The lines Na1Na2, Nb1Nb2, Nc1Nc2 are parallel to Euler Line of ABC

31. Let ABC be a triangle and IaIbIc the antipedal triangle of I (excentral triangle)

Denote:

Ab, Ac = the orthogonal projections of A on IaIc, IaIb, resp.

Na1 = the NPC center of AAbAc

Na2 = the NPC center of Na1AbAc

The lines Na1Na2, Nb1Nb2, Nc1Nc2 are parallel to Euler Line of ABC

41. Let ABC be a triangle and IaIbIc the antipedal triangle of I (excentral triangle)

Denote:

Na1 = the NPC center of IaBC

Oa = the circumcenter of IaBC

Nao1 = The NPC center of OaBC.

Similarly Nb1, Nbo1, Nc1, Nco1.

The lines Na1Nao1, Nb1Nbo1, Nc1Nco1 are parallel to OI line of ABC.

Antreas P. Hatzipolakis, 1 October 2014

## Σάββατο, 6 Σεπτεμβρίου 2014

### EULER LINES - PARALLELOGIC TRIANGLES - I

Let ABC be a triangle and A'B'C' the cevian triangle of P = I

Denote:

Ab = the orthogonal projection of A' on the parallel to BB' through A

Ac = the orthogonal projection of A' on the parallel to CC' through A

Similarly (cyclically) Bc, Ba and Ca,Cb.

Conjecture: ABC and The triangle bounded by the Euler lines of AAbAc, BBcBa, CCaCb are parallelogic.

Locus ?

Antreas P. Hatzipolakis. 7 September 2014

Generalization: Hyacinthos #22570

### CONCURRENT EULER LINES - O

Let ABC be a triangle and A'B'C' the cevian triangle of P = O

Denote:

Ab = the orthogonal projection of A' on the parallel to BB' through A

Ac = the orthogonal projection of A' on the parallel to CC' through A

Similarly (cyclically) Bc, Ba and Ca,Cb.

Conjecture: The Euler Lines of AAbAc, BBcBa, CCaCb are concurrent.

Locus ?

Antreas P. Hatzipolakis, 7 September 2014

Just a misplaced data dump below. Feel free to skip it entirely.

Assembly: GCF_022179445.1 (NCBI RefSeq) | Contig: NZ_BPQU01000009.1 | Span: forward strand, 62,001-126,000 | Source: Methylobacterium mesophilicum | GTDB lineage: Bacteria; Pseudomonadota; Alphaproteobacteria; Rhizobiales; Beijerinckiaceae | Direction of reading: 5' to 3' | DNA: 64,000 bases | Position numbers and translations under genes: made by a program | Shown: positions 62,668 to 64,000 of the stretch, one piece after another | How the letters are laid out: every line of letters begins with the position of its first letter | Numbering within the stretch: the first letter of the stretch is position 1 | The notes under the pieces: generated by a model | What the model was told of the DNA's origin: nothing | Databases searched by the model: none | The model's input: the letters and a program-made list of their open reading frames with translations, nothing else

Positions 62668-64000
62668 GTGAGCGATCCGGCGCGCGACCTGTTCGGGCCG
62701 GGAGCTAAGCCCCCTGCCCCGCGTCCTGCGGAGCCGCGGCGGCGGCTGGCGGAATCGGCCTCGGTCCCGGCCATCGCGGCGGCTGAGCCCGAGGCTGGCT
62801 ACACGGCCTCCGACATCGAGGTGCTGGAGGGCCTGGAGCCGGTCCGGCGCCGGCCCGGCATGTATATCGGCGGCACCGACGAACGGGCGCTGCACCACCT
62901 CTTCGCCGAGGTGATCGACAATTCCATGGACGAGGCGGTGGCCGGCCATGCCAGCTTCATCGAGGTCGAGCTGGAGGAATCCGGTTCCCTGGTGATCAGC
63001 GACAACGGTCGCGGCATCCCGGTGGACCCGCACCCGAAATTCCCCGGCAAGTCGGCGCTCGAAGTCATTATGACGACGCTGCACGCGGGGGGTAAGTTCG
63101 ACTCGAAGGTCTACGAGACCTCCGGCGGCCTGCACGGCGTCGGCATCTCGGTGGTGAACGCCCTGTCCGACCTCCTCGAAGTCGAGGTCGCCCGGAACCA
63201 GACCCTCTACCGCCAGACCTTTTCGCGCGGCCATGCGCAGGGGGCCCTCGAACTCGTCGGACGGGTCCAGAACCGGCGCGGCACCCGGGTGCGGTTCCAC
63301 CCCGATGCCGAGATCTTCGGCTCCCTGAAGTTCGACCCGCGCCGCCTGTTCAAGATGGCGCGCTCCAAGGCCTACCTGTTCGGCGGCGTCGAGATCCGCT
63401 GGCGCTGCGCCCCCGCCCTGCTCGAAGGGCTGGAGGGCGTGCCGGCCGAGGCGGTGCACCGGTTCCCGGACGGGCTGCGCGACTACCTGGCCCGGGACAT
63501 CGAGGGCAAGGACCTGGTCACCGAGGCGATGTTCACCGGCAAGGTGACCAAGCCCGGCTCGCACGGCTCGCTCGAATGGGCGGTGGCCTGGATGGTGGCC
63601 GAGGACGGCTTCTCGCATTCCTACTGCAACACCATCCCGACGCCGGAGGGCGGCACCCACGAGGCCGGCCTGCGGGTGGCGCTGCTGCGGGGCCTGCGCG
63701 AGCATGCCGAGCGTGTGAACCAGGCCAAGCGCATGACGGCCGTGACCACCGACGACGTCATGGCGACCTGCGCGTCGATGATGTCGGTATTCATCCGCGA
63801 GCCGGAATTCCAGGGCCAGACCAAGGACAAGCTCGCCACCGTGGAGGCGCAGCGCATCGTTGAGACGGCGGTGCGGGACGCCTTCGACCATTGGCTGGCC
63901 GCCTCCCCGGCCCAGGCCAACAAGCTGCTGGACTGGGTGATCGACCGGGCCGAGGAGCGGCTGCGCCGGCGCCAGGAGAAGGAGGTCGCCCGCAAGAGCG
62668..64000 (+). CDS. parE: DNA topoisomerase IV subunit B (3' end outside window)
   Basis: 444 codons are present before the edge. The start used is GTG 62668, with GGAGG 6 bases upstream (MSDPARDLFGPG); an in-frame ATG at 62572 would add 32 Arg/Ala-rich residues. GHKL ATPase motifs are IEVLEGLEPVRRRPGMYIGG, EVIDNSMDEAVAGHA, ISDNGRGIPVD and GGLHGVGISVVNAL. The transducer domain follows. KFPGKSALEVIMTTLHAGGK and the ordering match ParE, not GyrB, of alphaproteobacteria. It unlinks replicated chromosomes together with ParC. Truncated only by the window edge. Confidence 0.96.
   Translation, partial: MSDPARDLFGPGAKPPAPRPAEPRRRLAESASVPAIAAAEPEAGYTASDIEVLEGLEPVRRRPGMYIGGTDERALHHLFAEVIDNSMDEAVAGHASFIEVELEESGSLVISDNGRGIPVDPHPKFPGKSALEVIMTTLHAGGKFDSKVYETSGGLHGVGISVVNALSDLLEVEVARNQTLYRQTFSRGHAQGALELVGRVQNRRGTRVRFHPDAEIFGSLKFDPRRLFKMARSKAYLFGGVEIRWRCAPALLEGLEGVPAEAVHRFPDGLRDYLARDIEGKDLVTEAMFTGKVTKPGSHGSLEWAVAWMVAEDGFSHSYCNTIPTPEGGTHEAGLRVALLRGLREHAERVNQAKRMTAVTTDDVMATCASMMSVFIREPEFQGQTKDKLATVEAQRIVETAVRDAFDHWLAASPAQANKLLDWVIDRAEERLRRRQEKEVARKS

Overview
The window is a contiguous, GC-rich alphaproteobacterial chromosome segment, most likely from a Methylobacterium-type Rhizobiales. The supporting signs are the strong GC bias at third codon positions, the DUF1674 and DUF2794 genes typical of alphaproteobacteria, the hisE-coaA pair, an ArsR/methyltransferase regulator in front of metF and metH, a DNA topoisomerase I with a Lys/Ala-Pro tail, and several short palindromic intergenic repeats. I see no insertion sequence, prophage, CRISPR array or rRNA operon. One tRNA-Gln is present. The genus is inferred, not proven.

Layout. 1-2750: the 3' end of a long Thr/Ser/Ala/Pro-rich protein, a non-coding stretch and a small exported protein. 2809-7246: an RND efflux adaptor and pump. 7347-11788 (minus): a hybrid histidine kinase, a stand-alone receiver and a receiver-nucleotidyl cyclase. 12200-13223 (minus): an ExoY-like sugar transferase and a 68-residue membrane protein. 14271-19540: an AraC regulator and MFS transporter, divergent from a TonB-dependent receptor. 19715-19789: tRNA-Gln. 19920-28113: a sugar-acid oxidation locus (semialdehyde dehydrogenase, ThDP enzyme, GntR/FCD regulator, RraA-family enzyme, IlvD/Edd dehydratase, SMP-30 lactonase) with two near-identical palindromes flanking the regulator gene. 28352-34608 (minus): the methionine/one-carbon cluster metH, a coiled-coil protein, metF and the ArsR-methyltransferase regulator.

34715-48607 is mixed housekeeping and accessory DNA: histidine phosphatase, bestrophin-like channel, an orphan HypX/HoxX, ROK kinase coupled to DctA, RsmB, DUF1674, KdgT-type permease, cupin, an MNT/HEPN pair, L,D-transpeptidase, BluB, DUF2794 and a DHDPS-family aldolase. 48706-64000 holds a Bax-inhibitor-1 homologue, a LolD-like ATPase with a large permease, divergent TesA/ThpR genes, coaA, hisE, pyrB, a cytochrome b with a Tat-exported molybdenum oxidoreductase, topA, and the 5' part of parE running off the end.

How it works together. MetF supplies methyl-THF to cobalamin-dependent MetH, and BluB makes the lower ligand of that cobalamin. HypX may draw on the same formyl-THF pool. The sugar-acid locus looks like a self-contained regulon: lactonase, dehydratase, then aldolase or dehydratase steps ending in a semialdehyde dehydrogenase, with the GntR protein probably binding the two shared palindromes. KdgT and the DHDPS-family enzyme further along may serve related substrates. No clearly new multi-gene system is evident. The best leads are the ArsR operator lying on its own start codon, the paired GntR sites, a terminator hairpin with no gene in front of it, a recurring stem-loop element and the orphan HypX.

Generalization: Hyacinthos #22570

## Πέμπτη, 4 Σεπτεμβρίου 2014

### MOBY LOCI PROBLEMS and REWARD (PRIZE) ---- ADDENDUM ---

[APH]

Let ABC be a triangle, P a point and PaPbPc the pedal triangle of P.

Denote:

Pab, Pac = the orthogonal projections of Pa on OB,OC, resp.

(N1) = the NPC of PaPabPac. Similarly (N2),(N3)

Ra = the radical axis of (N2),(N3. Similarly Rb, Rc.

Sa = the parallel to Ra through A. Similarly Sb, Sc

1. Which is the locus of P such that Sa,Sb,Sc are concurrent? The Euler Line + + ??

2. Let P be a point on the Euler Line.

2.1. Which is the locus of the radical center P' of (N1),(N2),(N3) [point of concurrence of Ra,Rb,Rc] as P moves on the Euler line?

2.2. Which is the locus of the point of concurrence P" of Sa,Sb,Sc (if concur) as P moves on the Euler line?

If the loci are new I name them 1st MOBY Locus and 2nd MOBY Locus and the points P',P" as P'-Moby Point and P"-Moby point.

[Tran Quang Hung]

I have some idea as following

Problem 1. Let ABC be a triangle, P a point on Euler line and PaPbPc the pedal triangle of P. O is circumcenter of ABC.

Denote:

Pab, Pac = the orthogonal projections of Pa on OB,OC, resp.

Na = NPC center of PaPabPac. Similarly Nb,Nc.

Actually, in the original problem then triangle ABC and NaNbNc are orthogonal and more if the lines passing through Na,Nb,Nc and perpendicular to BC,CA,AB concur at point Q, then Q lies on a fixed line when P move.

If Oa = circumcenter of PaPabPac. Similarly Ob,Oc, then triangle ABC and OaObOc are orthogonal. If the lines passing through Oa,Ob,Oc and perpendicular to BC,CA,AB concur at point R, then R lies on Euler line, too.